Material innovation used in Mexican penthouse
In the heart of Mexico City lies the Condesa district created around what was once a racetrack and today a unique and vibrant neighbourhood of the city. The Ozuluama Residence is located at an intersection of Condesa’s tree-lined streets and consists of a penthouse with two terraces and a lookout on top of an existing 3-storey building.
The new roof top appears like a nomadic structure floating above the diverse urban topography of Mexico City. The owners inhabit the penthouse six months of the year and the rest of the time it is used by friends, visitors and artists that stay in the city.
The structure was designed to reflect the movements of its transient inhabitants in an origami-like morphology. The folding dynamic form creates a seemingly temporary habitat with continuous inside and outside spaces on two levels and generous views of the city. The building’s skeleton is made of steel and is completely enveloped in pearl-grey acrylic-polymer Corian panels, the first time this material was used as an entire building envelope.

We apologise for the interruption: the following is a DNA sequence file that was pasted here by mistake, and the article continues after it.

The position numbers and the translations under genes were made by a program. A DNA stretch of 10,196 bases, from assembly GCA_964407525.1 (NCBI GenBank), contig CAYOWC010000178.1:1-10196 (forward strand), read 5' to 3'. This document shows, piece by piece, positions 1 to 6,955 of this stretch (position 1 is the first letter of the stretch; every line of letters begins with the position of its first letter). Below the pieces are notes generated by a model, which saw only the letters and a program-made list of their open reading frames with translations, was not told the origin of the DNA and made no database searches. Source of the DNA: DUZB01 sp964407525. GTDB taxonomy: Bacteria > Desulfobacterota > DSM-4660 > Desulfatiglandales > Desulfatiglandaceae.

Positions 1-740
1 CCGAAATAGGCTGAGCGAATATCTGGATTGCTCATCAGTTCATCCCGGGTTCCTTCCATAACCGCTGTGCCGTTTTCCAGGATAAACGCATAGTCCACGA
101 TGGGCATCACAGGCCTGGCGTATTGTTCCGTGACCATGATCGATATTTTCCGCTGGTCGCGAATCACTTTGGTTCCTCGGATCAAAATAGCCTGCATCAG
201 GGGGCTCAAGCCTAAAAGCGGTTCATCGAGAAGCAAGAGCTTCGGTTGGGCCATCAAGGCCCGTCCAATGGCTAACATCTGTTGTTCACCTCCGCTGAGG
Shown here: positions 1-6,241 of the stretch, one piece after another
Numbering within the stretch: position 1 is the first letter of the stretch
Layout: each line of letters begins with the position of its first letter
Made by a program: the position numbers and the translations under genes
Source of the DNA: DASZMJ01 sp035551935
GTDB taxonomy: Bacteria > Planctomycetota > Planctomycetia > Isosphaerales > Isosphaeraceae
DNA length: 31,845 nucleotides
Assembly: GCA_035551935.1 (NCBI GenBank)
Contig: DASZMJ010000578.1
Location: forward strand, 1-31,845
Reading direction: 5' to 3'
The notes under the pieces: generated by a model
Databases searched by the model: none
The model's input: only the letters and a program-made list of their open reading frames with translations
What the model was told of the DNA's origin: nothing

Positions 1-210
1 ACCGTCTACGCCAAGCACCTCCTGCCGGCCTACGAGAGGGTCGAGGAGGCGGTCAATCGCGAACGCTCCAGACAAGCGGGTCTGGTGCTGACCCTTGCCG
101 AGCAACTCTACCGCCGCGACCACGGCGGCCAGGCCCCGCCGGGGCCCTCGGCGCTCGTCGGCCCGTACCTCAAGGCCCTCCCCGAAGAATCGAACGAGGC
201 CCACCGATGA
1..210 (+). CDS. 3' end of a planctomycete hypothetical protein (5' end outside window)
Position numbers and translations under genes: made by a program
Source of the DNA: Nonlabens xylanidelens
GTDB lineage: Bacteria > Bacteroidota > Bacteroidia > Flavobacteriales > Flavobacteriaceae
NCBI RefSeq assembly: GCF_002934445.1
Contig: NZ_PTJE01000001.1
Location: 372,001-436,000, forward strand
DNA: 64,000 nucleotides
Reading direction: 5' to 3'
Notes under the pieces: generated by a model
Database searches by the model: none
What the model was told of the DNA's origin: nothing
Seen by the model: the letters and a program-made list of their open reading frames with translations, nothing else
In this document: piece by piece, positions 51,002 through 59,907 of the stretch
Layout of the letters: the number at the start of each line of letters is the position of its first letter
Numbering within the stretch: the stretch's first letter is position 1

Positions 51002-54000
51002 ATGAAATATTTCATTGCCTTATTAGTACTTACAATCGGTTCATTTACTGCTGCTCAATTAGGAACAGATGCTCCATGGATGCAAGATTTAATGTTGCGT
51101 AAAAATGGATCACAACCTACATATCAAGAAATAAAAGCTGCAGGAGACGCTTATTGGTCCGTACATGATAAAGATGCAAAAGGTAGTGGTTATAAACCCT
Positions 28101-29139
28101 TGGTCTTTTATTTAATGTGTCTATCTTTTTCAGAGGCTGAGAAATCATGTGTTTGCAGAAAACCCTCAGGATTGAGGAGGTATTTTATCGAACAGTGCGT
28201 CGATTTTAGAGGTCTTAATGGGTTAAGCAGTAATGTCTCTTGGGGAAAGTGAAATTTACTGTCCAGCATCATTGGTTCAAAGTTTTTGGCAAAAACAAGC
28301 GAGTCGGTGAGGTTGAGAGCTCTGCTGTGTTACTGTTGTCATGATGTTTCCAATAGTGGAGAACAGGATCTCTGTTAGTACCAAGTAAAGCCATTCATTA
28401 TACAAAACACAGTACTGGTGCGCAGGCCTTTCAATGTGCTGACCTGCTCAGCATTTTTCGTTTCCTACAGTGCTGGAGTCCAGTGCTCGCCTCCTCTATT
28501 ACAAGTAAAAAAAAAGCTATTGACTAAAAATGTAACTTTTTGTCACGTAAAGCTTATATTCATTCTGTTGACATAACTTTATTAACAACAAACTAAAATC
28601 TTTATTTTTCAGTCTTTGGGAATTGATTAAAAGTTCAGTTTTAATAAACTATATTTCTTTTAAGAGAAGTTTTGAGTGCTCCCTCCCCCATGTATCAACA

Overhangs and the thoughtful orientation of interior spaces and openings moderate the climate of the penthouse, which can also be adjusted by providing cross ventilation through operable windows in the glass façade and at the highest point of the roof construction.
The floors covering the entire penthouse- from the moment you enter, to the moment you step into the bathtub- are of Santo Tomas marble, a local stone usually employed as flooring in the city’s subway stations, churches and other public spaces. Thus the echoes of the outside are folded in quietly into a private space, further re-enforcing the notion of a transient, temporal habitat.